Two people were rescued from the water and authorities continued to search for the unaccounted person Friday. Meanwhile, much of Missouri’s southern portion remained under flood watches or warnings.
A MODERATE risk is in effect in our Day 1 Excessive Rainfall Outlook. More details: https://t.co/FQU5sbmsxo pic.twitter.com/RpYIhHDs4Y
— NWS Weather Prediction Center (@NWSWPC) March 24, 2023
Severe weather outbreak threatens in the South
Severe thunderstorms are expected across a large swath of the South from the Gulf Coast region up to the Tennessee Valley, with the epicenter over Jackson, Mississippi, almost up to Memphis.
Larson said residents can expect downpours, damaging winds in excess of 60 mph and the potential for large hail and tornadoes.
A tornado watch has been issued for parts of Arkansas, Louisiana, Oklahoma and Texas until 7:00 p.m. CDT, the weather service reported. A tornado watch means that weather conditions are favorable for tornadoes to form.
The storm system will head to the Carolinas by Saturday but is expected to weaken.
The weather service added that "a significant severe weather event" is likely late Friday afternoon into Friday night, with the primary threat coming from potentially strong tornadoes.
The Storm Prediction Center said "the most likely time period for strong tornadoes is between 5 pm to Midnight CDT."
Earlier Friday morning, a suspected tornado touched down in north Texas. The likely tornado struck about 5 a.m. in Wise County, damaging homes and downing trees and power lines. There were no reports of injuries.
In Kentucky: Flood watch issued in Louisville area with a rainy Friday ahead.
7:46am CDT #SPC Day1 Outlook Moderate Risk: Southeast AR, northeast LA, and western to northern MS https://t.co/TgJgC6cQZw pic.twitter.com/JVBanhpu9R
— NWS Storm Prediction Center (@NWSSPC) March 24, 2023
Spring snowstorm for Great Lakes and Northeast
A snowstorm is forecast to hit the Great Lakes, dumping between 5 and 10 inches in Traverse City, Michigan; up to 6 inches in Madison, Wisconsin; and between 1 and 3 inches in Milwaukee.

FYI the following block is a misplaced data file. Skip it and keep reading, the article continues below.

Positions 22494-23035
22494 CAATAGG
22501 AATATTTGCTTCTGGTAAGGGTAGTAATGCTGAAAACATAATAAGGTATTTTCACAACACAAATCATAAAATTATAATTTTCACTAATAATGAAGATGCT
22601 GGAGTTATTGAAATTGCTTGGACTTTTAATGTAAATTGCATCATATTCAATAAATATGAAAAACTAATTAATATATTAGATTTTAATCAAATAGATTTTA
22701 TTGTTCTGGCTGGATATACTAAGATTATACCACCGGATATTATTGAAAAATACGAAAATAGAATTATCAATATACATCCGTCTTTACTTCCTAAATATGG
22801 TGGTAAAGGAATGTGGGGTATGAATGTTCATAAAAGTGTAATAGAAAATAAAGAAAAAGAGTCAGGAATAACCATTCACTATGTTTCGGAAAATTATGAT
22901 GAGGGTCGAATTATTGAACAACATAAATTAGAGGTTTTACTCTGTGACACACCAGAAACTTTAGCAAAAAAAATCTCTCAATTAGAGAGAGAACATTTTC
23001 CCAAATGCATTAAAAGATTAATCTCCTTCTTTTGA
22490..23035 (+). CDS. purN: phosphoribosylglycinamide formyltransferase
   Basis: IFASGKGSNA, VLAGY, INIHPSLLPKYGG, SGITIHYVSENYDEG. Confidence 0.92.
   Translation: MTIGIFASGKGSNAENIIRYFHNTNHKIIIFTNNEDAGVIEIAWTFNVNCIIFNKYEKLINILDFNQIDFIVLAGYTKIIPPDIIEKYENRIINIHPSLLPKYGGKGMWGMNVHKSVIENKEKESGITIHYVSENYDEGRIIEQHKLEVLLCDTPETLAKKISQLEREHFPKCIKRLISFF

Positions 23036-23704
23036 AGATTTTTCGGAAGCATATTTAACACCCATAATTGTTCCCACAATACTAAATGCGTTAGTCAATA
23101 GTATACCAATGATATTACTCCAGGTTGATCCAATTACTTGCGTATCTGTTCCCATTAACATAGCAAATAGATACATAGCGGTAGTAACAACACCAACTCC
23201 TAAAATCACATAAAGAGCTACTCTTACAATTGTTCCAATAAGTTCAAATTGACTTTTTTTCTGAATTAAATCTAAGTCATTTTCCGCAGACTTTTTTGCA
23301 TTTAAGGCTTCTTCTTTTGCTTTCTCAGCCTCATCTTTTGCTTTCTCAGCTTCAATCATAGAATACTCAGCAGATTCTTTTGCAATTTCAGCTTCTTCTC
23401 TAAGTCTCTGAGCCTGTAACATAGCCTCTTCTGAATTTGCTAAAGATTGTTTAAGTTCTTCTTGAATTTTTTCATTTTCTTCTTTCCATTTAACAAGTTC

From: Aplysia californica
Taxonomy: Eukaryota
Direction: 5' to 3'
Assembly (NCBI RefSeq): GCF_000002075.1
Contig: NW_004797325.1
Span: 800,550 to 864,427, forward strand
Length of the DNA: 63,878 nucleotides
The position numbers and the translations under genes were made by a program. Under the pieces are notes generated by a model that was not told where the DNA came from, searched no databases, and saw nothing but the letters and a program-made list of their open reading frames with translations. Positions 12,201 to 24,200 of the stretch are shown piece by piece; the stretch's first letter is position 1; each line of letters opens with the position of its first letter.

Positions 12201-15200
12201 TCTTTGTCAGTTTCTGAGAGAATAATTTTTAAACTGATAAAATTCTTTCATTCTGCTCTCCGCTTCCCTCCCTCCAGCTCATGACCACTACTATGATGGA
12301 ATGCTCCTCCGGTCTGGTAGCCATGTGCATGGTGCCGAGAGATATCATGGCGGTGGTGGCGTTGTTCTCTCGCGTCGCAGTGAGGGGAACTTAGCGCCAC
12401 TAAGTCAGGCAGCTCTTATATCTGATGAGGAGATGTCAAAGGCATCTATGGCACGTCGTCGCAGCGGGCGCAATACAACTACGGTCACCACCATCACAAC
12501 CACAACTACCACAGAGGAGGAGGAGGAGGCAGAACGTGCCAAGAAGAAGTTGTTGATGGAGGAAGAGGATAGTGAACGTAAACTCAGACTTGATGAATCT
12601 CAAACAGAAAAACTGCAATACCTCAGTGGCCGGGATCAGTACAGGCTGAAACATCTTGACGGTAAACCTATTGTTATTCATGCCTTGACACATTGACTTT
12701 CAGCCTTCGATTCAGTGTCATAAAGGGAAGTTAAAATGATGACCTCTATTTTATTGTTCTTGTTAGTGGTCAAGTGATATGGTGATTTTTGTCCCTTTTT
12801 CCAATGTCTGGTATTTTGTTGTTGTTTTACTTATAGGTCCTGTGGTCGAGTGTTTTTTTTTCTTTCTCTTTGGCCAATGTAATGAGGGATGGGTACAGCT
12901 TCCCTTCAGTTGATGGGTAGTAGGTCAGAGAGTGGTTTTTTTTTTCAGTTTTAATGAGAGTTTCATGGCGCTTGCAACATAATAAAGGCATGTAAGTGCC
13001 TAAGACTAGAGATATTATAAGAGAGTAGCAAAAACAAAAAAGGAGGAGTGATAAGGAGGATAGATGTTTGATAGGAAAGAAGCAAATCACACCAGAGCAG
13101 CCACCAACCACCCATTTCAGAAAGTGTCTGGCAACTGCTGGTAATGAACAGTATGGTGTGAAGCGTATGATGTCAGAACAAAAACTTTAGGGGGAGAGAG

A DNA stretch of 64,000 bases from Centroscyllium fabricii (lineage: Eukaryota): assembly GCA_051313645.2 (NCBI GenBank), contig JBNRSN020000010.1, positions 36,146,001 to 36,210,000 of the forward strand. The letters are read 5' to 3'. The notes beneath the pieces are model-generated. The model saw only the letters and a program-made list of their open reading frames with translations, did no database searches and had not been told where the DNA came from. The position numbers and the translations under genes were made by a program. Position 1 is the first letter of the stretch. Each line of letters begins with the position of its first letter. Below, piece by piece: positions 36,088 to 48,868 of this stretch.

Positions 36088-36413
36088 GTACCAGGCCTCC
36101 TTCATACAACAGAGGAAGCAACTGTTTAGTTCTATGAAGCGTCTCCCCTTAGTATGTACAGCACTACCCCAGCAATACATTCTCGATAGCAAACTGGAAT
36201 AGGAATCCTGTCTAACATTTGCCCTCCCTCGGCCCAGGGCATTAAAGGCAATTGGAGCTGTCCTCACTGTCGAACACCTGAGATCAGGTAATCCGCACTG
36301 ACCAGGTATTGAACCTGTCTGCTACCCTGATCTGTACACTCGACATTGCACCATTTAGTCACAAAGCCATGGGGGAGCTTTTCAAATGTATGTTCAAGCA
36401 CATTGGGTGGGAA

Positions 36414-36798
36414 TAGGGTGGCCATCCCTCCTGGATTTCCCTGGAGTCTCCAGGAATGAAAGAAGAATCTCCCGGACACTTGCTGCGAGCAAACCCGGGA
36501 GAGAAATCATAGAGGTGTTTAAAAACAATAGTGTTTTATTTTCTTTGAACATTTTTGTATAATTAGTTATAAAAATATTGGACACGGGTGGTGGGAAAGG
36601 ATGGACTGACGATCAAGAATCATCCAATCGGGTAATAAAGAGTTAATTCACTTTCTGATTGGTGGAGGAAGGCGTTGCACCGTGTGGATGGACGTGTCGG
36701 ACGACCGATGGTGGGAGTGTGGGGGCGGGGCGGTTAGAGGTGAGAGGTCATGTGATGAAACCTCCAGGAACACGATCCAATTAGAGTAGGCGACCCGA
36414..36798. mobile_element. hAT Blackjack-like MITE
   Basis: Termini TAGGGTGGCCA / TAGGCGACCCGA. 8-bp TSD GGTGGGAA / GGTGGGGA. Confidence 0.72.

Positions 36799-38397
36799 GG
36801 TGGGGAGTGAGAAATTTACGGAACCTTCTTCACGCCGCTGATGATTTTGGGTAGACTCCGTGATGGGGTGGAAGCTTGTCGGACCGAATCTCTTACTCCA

"It looks like a significant storm," Larson said.
The storm should move into the Northeast later Friday night and into Saturday, bringing snow to upstate New York, Vermont, New Hampshire and Maine. Between 6 and 12 inches of snow is expected in parts of Maine.
US winter storm map
Snow for the Pacific Northwest
Winter storm warnings and advisories are in place in parts of the Pacific Northwest, where a storm coming off the Pacific will make for a mucky Friday.
In Washington state, significant snow is expected, with accumulations ranging from 8 to 18 inches in the Cascades above 2,500 feet in elevation.
Snow accumulations between 5 and 8 inches are likelier below 2,000 feet along Washington's Coastal Range.
"Travel will be difficult over the mountain passes," the weather service in Pendleton, Oregon, said.
Heavy snow totals of over a foot are also forecast for the Northern Rockies and southward into the eastern Great Basin, with more moderate snowfall for the ranges of the Central Rockies, the Weather Prediction Center said.
The weather service said accumulating snow is possible at any elevation across the greater Portland metro area through Friday into Saturday morning.
"However, the chances of receiving 1 inch or more of snow remain around 20 to 30% for any given location in the interior lowlands during these times," the weather service said.
Larson said, "It's certainly going to be a period of nasty weather."
National weather radar
Contributing: Dinah Pulver; The Associated Press
This article originally appeared on USA TODAY: Tornado rips through Mississippi Delta; floods, snow smack other parts of U.S.